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Workplace discrimination against new and expectant mothers rises

Posted on from Changeboard

Over 700,000 women go on maternity leave every year, with 77% feeling they could have been discriminated against in the workplace. Is it time to make your workplace more family friendly?

Citizens Advice has seen a sharp rise in the number of women seeking guidance on issues relating to maternity leave

The charity has reported a 58% increase in the number of face to face consultations in the past two years, with traffic to their pregnancy discrimination pages on their website doubling in the last 12 months.

Women are commonly turning to Citizen’s Advice for guidance on:

  • Forced redundancy after informing their employers of their pregnancy or while on maternity leave 
  • Hours reduced against their will 
  • Problems such as a diminished role of responsibility when returning to work 
  • Necessary health and safety assessments are inadequate or not carried out

Chief executive of Citizens Advice Gillian Guy said: “Employers have a duty of care to look after employees who are pregnant or on maternity leave. Pregnant women and mums who have just had a baby are protected by a whole range of rights at work. But in a growing number of cases employers aren’t playing by the rules and women are losing out.”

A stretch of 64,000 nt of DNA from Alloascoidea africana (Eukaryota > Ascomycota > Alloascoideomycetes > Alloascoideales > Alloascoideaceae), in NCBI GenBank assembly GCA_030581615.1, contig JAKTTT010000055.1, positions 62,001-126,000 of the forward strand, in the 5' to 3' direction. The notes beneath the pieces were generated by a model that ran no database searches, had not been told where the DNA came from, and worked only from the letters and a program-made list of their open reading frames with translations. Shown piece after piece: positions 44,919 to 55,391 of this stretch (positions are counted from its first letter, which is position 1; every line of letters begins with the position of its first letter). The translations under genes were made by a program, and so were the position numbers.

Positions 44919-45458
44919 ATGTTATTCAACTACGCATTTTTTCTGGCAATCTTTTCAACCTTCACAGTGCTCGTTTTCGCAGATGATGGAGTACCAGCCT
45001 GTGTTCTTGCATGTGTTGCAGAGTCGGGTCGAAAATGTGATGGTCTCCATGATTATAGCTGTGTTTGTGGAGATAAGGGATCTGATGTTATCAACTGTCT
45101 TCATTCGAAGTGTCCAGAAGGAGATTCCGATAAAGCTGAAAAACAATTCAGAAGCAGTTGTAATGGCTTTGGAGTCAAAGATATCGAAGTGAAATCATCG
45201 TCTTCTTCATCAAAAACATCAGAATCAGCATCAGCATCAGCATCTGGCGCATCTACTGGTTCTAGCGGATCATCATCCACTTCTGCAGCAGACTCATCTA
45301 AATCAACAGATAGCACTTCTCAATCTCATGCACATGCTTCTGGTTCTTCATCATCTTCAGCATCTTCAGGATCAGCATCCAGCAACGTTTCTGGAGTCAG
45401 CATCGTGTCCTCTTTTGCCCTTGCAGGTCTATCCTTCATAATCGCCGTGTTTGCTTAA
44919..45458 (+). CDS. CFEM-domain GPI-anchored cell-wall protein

This follows similar research carried out In April, by the Equality and Human Rights Commission that 77% of mothers have faced a negative or possibly discriminatory experience before, before during, or after their maternity leave.

It would appear that senior management and HR directors need to improve their relations with employees on leave, by creating a family-friendly culture in which these pressures are not forced upon their employees.

Citizens Advice also believes that the government could help improve its investigation of bad practice. Guy commented: “There is an opportunity for the government to consider bringing together the expertise of all current labour market enforcement functions into one well resourced effective body to investigate bad practice. This will make it much easier for people to seek redress if they are being denied any of their employment rights.”

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